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- What would be air pressure in a borehole through the center of a cool Earth?

The basic barometric formula for calculating atmospheric pressure is

I was arguing with a friend about the atmospheric pressure at the center of a cool Earth (no heat at the core) if a hole were drilled through it along the axis of rotation and open so air in the tube is connected to air above the surface. The acceleration of gravity decreases to zero at the center, since only the sphere below a random point (located between surface and center) contributes to the gravitational force. With g = 0 at the center, the pressure would be small. The friend says that's nonsense, that the pressure only a couple of hundred kilometers down would be super high and that would keep the pressure at the center really high. Neither of us has the mathematical acumen necessary to get beyond hand-waving.

Has anyone seen, or is brilliant enough to derive, a function that would give us an idea of what the approximate pressure would be at the center?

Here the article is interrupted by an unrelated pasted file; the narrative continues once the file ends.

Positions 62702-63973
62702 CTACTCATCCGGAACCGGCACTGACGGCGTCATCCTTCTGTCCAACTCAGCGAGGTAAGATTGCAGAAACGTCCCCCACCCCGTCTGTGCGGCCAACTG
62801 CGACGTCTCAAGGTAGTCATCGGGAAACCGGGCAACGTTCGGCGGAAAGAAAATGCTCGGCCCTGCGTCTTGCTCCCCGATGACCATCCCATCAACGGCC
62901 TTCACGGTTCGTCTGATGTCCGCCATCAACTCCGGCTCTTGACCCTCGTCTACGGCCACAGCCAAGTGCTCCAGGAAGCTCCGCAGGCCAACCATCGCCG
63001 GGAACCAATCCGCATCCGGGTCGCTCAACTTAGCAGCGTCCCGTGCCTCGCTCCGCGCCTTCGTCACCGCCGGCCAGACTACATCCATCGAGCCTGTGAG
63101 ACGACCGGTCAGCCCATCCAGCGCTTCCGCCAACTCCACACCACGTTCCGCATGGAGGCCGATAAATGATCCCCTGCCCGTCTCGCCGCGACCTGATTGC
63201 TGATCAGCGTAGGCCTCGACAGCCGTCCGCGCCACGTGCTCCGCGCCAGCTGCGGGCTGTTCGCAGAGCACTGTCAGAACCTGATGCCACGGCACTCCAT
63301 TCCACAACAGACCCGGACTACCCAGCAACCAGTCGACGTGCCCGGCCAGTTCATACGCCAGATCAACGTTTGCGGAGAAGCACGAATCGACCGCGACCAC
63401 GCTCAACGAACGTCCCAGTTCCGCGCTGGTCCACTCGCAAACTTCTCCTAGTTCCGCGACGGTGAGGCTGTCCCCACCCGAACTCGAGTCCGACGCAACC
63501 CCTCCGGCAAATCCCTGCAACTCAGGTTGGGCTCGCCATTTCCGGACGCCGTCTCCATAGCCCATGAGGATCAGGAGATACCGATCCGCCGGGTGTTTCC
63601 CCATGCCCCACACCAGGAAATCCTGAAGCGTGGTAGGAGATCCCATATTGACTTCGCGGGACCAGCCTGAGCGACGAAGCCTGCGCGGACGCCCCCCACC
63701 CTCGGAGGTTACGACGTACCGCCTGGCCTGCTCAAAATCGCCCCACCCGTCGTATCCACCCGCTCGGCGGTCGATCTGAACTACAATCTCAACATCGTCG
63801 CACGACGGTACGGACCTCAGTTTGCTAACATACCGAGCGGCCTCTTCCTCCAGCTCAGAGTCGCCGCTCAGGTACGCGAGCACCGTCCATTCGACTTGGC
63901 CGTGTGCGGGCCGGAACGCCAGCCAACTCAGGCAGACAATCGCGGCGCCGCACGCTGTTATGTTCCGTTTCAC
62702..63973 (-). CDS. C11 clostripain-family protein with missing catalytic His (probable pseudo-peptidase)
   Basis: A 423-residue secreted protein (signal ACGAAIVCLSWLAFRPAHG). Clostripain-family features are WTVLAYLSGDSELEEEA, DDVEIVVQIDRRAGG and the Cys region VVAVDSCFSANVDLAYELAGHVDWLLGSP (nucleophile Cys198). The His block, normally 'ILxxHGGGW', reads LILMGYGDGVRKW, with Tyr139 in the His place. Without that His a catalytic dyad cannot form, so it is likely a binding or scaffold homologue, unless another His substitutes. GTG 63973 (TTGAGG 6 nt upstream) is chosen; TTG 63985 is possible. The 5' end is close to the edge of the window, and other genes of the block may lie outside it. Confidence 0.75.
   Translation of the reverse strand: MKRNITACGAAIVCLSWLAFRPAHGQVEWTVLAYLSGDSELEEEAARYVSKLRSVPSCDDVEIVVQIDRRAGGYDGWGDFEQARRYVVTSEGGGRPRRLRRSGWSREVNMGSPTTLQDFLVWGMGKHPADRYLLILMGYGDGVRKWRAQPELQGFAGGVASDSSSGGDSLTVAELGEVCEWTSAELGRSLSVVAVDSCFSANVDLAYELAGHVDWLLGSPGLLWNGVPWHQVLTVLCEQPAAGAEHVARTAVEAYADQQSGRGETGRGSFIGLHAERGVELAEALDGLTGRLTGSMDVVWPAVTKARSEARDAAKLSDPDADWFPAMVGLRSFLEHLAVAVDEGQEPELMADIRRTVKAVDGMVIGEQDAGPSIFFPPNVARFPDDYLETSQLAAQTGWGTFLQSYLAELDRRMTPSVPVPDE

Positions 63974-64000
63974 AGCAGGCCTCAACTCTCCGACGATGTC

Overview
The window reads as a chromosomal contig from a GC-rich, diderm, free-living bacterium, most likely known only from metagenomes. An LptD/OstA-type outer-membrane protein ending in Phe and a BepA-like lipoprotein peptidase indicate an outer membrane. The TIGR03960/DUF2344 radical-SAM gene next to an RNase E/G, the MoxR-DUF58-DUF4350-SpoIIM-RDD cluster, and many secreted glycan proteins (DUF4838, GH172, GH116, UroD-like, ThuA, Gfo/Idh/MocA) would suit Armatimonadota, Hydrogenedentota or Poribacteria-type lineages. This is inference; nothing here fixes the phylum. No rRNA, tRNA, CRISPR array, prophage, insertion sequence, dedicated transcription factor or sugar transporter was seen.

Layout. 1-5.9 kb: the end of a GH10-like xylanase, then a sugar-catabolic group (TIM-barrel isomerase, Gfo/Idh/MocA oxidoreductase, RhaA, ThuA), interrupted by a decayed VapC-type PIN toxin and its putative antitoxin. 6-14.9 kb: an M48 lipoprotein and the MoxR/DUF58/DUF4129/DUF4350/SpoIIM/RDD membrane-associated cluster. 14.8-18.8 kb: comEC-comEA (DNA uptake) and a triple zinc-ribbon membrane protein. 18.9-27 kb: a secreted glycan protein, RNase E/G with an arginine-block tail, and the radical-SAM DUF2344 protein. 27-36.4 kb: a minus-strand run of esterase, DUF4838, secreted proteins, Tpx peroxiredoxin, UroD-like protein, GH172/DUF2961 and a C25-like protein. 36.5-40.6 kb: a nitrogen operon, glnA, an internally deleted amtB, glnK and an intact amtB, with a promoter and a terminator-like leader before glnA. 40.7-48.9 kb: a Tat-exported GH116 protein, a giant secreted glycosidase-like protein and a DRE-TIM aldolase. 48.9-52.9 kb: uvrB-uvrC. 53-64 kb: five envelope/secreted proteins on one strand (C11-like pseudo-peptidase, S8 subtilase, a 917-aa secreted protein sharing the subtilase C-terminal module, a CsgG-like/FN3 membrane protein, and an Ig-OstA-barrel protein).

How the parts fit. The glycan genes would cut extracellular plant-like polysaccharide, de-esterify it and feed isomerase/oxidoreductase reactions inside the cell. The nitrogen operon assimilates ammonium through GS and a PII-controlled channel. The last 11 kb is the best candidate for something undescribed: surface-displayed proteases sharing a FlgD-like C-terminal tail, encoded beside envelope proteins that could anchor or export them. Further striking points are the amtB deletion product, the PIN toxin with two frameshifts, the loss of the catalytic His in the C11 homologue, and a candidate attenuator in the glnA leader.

**(Ph: pressure at height h) = (Pzero: pressure at height zero) x exp(-mgh/kT)**, where the height**h**unit is meters,**P**unit is pascals,**m**is the mass of an average "air" molecule,**g**is the acceleration of gravity,**k**is the Boltzmann constant, and**T**is the temperature in kelvins. Acceleration of gravity**g**drops off with altitude, but not by much, so treating it as constant is a good approximation.I was arguing with a friend about the atmospheric pressure at the center of a cool Earth (no heat at the core) if a hole were drilled through it along the axis of rotation and open so air in the tube is connected to air above the surface. The acceleration of gravity decreases to zero at the center, since only the sphere below a random point (located between surface and center) contributes to the gravitational force. With g = 0 at the center, the pressure would be small. The friend says that's nonsense, that the pressure only a couple of hundred kilometers down would be super high and that would keep the pressure at the center really high. Neither of us has the mathematical acumen necessary to get beyond hand-waving.

Has anyone seen, or is brilliant enough to derive, a function that would give us an idea of what the approximate pressure would be at the center?